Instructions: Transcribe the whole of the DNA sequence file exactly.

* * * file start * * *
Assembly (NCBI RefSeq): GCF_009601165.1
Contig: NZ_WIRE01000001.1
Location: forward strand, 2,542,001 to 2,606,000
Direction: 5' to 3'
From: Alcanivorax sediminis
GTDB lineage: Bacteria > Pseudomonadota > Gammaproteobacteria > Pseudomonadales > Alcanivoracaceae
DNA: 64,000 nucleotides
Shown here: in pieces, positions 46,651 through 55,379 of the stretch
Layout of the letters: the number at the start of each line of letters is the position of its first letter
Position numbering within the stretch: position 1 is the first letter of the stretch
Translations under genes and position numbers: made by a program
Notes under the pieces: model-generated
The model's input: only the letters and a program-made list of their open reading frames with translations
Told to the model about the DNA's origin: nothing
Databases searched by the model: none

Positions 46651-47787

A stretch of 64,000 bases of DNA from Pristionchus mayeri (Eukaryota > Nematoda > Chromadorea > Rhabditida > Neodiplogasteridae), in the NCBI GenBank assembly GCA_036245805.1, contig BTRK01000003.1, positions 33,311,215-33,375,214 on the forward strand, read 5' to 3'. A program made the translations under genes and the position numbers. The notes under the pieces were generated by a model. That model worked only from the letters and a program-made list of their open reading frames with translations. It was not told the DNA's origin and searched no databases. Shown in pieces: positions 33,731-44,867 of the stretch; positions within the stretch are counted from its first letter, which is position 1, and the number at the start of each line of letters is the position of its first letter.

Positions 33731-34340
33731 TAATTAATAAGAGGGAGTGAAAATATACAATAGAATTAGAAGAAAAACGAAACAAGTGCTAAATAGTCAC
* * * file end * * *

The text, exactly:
Assembly (NCBI RefSeq): GCF_009601165.1
Contig: NZ_WIRE01000001.1
Location: forward strand, 2,542,001 to 2,606,000
Direction: 5' to 3'
From: Alcanivorax sediminis
GTDB lineage: Bacteria > Pseudomonadota > Gammaproteobacteria > Pseudomonadales > Alcanivoracaceae
DNA: 64,000 nucleotides
Shown here: in pieces, positions 46,651 through 55,379 of the stretch
Layout of the letters: the number at the start of each line of letters is the position of its first letter
Position numbering within the stretch: position 1 is the first letter of the stretch
Translations under genes and position numbers: made by a program
Notes under the pieces: model-generated
The model's input: only the letters and a program-made list of their open reading frames with translations
Told to the model about the DNA's origin: nothing
Databases searched by the model: none

Positions 46651-47787

A stretch of 64,000 bases of DNA from Pristionchus mayeri (Eukaryota > Nematoda > Chromadorea > Rhabditida > Neodiplogasteridae), in the NCBI GenBank assembly GCA_036245805.1, contig BTRK01000003.1, positions 33,311,215-33,375,214 on the forward strand, read 5' to 3'. A program made the translations under genes and the position numbers. The notes under the pieces were generated by a model. That model worked only from the letters and a program-made list of their open reading frames with translations. It was not told the DNA's origin and searched no databases. Shown in pieces: positions 33,731-44,867 of the stretch; positions within the stretch are counted from its first letter, which is position 1, and the number at the start of each line of letters is the position of its first letter.

Positions 33731-34340
33731 TAATTAATAAGAGGGAGTGAAAATATACAATAGAATTAGAAGAAAAACGAAACAAGTGCTAAATAGTCAC